No vacation from vocation
Pope Francis’ recent apostolic exhortation, “Gaudete et Exsultate,” (“Rejoice and Be Glad”) reminds us that the call to holiness is not only for consecrated religious and priests, but for all of the faithful.
As the weather warms up, we begin to spend more time outside, relaxing with family and friends and taking vacation. All of those are good things, but they shouldn’t lead to us taking a vacation from our vocation.
One classic example of this phenomenon is not going to Mass when we are traveling. One of the common excuses is: “I didn’t know where there was a Catholic church or what time Mass started.” Stop. Think about that statement for a minute.
Before stepping out of the house to leave on vacation, we fill up the car with gas, look up flight times and book tickets, hotels, rental cars, trains, tours, restaurants,
museums and attractions. Yet, at the same time we can’t figure out when and where to go to Mass?
If we don’t want to take a vacation from our vocation, then Mass should be included in our vacation planning. A bonus: Going to Mass in a different place, culture or even language can be a great opportunity to experience the catholicity, the universal nature, of the Church in a concrete way.
Going to Mass in a new place can revitalize our faith and appreciation for Eucharist. Depending on where we are traveling, it can also be a chance to see some of the
beautiful artistic heritage of the Church. Others prefer to spend their vacation not running around, but rather relaxing on the beach or outdoors. We spend time dieting and working out to make sure we are in shape for the summer, but what about our spiritual fitness? When it comes to dieting and exercise, we can follow the strictest of disciplines, but what about our spiritual life? It is important to take care of our bodies and our souls. If we want to be physically fit, we don’t wake up and run a marathon on the first day or show up at the gym and start lifting several hundred pounds. We build up slowly. One of the common errors of those trying to get in shape is doing too much too soon. The results? Quitting. The same risk is present in the spiritual life. If we haven’t been praying for years, it’s unrealistic to suddenly start going to daily Mass, praying the Liturgy of the Hours, practicing “lectio divina,” praying a daily rosary and participating in a Holy Hour. Such a jump will lead to burnout and arriving back at the beginning — no prayer life. If we want to develop our spiritual fitness — to grow in holiness and our relationship with God — then we need to build up our prayer life at an appropriate pace. The summer is meant to be a time of relaxation, whether it’s traveling far and wide, or spending time outdoors. That rest is a good thing, but let’s not turn it into an excuse to take a vacation from our vocation.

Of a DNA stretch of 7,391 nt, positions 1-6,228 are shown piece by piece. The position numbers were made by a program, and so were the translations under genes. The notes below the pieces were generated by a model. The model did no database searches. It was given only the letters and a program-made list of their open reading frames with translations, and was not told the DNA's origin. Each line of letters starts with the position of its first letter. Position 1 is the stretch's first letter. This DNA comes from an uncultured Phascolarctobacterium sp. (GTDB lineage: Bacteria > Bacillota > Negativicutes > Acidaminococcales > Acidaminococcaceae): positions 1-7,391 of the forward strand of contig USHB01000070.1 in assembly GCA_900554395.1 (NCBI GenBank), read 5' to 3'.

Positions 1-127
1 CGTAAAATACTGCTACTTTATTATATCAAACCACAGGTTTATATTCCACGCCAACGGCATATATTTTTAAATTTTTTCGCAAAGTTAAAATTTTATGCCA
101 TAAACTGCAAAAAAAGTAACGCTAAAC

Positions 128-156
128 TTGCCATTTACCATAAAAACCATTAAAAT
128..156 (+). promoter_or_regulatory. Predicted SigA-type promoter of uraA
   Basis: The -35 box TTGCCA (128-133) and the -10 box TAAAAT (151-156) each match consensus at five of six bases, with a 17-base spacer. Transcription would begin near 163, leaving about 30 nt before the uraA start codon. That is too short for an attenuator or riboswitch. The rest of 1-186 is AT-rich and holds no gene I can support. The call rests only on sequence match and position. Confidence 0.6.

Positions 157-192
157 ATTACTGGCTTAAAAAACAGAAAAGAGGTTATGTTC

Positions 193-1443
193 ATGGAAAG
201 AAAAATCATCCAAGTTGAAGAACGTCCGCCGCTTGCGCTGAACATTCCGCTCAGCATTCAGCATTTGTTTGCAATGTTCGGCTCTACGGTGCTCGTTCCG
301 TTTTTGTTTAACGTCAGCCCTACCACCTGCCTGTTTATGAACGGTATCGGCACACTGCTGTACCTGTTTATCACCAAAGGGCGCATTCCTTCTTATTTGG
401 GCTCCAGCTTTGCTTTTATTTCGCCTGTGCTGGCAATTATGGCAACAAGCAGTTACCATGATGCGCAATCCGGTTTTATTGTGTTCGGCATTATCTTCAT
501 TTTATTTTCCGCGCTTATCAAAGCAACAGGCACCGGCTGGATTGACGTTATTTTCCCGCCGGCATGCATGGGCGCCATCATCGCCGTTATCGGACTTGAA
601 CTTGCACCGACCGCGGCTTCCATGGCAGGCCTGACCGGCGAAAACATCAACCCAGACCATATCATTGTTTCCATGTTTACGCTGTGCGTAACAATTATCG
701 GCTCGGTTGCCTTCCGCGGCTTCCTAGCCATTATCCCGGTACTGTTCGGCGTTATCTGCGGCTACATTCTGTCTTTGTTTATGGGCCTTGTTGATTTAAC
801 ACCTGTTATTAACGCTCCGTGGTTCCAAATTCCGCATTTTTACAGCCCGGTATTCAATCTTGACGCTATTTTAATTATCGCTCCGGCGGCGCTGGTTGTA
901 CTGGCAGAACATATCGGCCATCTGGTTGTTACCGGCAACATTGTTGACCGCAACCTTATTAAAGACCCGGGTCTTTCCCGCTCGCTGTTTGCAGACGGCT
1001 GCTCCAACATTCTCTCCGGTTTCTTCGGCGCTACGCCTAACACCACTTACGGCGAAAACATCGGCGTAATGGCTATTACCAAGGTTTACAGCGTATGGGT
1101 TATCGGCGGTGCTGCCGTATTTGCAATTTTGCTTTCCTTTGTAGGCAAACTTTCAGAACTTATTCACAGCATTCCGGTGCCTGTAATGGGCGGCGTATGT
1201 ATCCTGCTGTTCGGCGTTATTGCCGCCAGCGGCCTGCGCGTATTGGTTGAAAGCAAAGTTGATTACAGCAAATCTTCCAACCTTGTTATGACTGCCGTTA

—Father Geoffrey A. Brooke Jr.
—Originally published in the Summer 2018 issue of Vermont Catholic magazine.